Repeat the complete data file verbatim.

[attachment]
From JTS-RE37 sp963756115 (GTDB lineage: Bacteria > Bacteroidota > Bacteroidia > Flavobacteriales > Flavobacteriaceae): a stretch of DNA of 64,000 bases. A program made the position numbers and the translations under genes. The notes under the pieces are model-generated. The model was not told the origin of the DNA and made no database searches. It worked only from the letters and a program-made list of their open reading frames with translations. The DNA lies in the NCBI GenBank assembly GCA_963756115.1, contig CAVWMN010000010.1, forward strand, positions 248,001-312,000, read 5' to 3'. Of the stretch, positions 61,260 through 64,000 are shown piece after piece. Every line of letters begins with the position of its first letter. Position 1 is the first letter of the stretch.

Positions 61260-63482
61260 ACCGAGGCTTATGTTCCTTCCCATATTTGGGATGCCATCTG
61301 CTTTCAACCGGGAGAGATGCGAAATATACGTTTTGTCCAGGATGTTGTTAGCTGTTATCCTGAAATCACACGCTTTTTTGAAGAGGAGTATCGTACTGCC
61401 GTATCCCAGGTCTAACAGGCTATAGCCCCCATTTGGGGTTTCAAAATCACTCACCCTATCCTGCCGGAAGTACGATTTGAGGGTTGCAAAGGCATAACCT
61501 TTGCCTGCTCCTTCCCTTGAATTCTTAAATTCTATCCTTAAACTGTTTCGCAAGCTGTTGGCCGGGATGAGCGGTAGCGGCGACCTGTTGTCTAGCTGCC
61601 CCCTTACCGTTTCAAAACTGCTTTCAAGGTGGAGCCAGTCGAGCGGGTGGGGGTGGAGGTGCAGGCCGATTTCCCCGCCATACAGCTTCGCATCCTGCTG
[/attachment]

From JTS-RE37 sp963756115 (GTDB lineage: Bacteria > Bacteroidota > Bacteroidia > Flavobacteriales > Flavobacteriaceae): a stretch of DNA of 64,000 bases. A program made the position numbers and the translations under genes. The notes under the pieces are model-generated. The model was not told the origin of the DNA and made no database searches. It worked only from the letters and a program-made list of their open reading frames with translations. The DNA lies in the NCBI GenBank assembly GCA_963756115.1, contig CAVWMN010000010.1, forward strand, positions 248,001-312,000, read 5' to 3'. Of the stretch, positions 61,260 through 64,000 are shown piece after piece. Every line of letters begins with the position of its first letter. Position 1 is the first letter of the stretch.

Positions 61260-63482
61260 ACCGAGGCTTATGTTCCTTCCCATATTTGGGATGCCATCTG
61301 CTTTCAACCGGGAGAGATGCGAAATATACGTTTTGTCCAGGATGTTGTTAGCTGTTATCCTGAAATCACACGCTTTTTTGAAGAGGAGTATCGTACTGCC
61401 GTATCCCAGGTCTAACAGGCTATAGCCCCCATTTGGGGTTTCAAAATCACTCACCCTATCCTGCCGGAAGTACGATTTGAGGGTTGCAAAGGCATAACCT
61501 TTGCCTGCTCCTTCCCTTGAATTCTTAAATTCTATCCTTAAACTGTTTCGCAAGCTGTTGGCCGGGATGAGCGGTAGCGGCGACCTGTTGTCTAGCTGCC
61601 CCCTTACCGTTTCAAAACTGCTTTCAAGGTGGAGCCAGTCGAGCGGGTGGGGGTGGAGGTGCAGGCCGATTTCCCCGCCATACAGCTTCGCATCCTGCTG